The family of a 39-year-old Dorchester man killed in an incident on the Red Line early Sunday morning is devastated and trying to understand what happened.
The Suffolk County District Attorney's Office says a passenger got his arm stuck in the doorway of an inbound Red Line train at Broadway Station in Boston at around 12:30 a.m. Sunday. Investigators say as the train departed the station, that man was dragged into the track area and later died.
The man was identified Monday by the MBTA as 39-year-old Robinson Lalin. Now Lalin's family is trying to cope with the loss of the father of two as they await answers on what went wrong.
"'I love you,' that is what he said to me to me when he called me and now he is not here anymore," Nely Norales, Lalin's aunt told NBC10 Boston.
Norales said she helped raise her nephew since he was just 8 months old.
"My heart now is broke, I want to cry, but I am not going to, I have to be strong," she said.
Family members said Lalin was someone who lit up a room, the life of the party.
Kelvin Lalin considered him a brother.
"You could be upset but as soon as you saw him you would start smiling," he said.
The family is demanding to know what happened.
More on the investigation
"I want to know, I want to find out what happened to Robinson, How? How can it be possible to die like that?" Norales said. "When he put the hand, nobody see that?"
An independent safety expert said something like this is "entirely avoidable" and should never have happened.
Millhouse is a rail safety expert and former chairman of the Metro-Link, Southern California's train system. He is not part of this investigation but said any time a train leaves the station it is ultimately up to the train operator to ensure everyone is clear before pulling away from the station.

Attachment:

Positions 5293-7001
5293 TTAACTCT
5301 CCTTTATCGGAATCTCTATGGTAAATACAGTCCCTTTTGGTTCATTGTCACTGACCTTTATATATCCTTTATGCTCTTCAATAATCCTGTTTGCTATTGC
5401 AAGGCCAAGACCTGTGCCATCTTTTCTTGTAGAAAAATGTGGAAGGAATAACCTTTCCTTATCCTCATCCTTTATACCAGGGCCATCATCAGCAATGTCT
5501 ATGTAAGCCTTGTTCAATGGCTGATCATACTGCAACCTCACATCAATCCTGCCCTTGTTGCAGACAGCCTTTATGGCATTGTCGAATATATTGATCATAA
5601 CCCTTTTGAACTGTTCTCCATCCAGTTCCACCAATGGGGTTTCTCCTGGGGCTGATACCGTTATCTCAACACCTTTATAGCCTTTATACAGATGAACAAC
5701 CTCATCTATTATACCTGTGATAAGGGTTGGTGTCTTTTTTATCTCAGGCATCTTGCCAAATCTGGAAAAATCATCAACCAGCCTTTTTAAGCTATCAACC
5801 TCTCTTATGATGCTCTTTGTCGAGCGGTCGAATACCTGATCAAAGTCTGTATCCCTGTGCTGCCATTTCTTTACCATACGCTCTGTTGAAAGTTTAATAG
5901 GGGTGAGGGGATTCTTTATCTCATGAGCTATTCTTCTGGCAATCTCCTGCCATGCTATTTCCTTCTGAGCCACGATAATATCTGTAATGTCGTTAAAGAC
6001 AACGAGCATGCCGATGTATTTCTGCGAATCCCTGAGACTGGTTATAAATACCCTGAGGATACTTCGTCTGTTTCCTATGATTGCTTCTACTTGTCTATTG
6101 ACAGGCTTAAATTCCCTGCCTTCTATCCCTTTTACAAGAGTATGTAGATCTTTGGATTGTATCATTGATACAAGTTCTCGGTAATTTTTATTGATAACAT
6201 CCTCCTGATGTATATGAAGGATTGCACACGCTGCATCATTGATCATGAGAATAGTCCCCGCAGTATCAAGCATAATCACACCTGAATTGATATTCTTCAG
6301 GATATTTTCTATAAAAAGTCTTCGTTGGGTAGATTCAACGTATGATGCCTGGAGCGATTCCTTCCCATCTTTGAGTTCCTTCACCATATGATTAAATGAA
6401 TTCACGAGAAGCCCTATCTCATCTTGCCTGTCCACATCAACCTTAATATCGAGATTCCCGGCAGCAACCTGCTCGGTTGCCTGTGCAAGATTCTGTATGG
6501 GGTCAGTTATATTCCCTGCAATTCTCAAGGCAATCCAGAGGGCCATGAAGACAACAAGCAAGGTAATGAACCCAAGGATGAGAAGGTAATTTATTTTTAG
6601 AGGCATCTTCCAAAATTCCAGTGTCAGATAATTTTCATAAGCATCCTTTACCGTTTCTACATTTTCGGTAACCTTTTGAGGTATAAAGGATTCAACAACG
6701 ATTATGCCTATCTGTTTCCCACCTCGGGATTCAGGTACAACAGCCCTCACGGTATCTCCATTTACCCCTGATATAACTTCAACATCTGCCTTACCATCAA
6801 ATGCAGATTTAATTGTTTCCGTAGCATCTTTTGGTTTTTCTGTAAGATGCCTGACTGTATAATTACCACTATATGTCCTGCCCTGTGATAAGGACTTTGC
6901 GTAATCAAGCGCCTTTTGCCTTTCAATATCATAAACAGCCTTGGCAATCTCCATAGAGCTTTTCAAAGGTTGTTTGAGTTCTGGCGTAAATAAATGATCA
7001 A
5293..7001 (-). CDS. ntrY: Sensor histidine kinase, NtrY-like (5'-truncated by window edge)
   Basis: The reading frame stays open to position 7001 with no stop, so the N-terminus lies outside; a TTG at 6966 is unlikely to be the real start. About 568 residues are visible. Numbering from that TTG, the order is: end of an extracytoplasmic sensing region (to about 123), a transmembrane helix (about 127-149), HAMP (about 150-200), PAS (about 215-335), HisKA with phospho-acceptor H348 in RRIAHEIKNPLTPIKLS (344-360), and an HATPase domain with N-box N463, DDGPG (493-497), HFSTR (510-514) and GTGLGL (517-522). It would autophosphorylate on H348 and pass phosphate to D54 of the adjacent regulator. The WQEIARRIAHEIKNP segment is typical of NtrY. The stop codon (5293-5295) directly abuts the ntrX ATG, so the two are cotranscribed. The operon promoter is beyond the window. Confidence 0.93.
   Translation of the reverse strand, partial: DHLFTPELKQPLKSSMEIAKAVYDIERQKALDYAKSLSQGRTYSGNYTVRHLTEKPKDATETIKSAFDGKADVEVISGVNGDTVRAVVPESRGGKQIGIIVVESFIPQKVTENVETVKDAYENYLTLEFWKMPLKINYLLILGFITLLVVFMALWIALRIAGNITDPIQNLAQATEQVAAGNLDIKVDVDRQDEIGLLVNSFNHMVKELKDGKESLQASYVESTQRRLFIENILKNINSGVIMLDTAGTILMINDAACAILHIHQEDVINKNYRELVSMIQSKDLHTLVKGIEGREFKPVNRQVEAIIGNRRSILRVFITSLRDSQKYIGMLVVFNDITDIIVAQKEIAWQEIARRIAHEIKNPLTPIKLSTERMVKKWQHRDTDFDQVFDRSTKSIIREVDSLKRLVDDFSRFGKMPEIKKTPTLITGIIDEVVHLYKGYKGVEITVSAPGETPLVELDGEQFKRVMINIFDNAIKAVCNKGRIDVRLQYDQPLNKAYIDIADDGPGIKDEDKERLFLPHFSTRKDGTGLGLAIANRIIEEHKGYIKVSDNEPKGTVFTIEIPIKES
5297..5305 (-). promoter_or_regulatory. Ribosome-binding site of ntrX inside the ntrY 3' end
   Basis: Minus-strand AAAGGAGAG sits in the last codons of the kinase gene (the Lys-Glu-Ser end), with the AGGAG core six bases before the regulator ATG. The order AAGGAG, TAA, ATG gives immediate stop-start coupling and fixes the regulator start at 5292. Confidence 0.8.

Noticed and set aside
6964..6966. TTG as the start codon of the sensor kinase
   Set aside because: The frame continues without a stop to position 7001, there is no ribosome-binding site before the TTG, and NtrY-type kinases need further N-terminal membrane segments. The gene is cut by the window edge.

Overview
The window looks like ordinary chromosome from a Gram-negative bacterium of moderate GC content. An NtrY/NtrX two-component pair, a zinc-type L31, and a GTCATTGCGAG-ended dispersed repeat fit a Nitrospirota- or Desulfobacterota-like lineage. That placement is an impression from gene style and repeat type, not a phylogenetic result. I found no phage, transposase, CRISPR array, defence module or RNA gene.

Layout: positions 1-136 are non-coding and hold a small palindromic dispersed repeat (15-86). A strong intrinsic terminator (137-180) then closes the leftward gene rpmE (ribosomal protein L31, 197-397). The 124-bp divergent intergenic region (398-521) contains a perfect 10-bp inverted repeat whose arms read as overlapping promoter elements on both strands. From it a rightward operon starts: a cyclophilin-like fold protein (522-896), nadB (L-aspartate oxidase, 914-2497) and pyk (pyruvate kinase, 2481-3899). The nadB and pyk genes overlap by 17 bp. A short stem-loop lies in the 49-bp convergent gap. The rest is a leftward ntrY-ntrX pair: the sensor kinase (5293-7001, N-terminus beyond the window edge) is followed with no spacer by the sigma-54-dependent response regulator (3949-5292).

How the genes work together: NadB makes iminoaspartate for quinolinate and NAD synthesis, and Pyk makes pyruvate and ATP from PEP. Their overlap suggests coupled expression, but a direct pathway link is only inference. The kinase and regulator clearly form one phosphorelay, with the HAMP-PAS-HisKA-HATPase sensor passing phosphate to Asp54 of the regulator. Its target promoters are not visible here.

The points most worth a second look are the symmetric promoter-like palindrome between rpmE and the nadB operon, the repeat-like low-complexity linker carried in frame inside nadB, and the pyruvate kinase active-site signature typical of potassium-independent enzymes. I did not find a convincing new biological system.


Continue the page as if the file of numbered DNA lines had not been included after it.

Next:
"If you haven't done that, it is like skipping a portion of your checklist, on a preflight before you take off, it is just standard operating procedure," he said.
The family said MBTA investigators visited their home this afternoon. The NTSB is now leading this investigation.
The MBTA says the train operator, who was hired in 2018, will remain off duty during the investigation.
The MBTA hasn't said what kind of sensors are in place when the doors close, but we do know it's the train operator's responsibility to make sure the doors are clear before closing them and departing the station.
In a statement, the MBTA said the investigation will include "collecting statements from witnesses, reviewing any images captured by cameras, and examining vehicle maintenance and inspection records."
His family said Lalin was headed home from South Boston to Dorchester when he died. He leaves behind two children.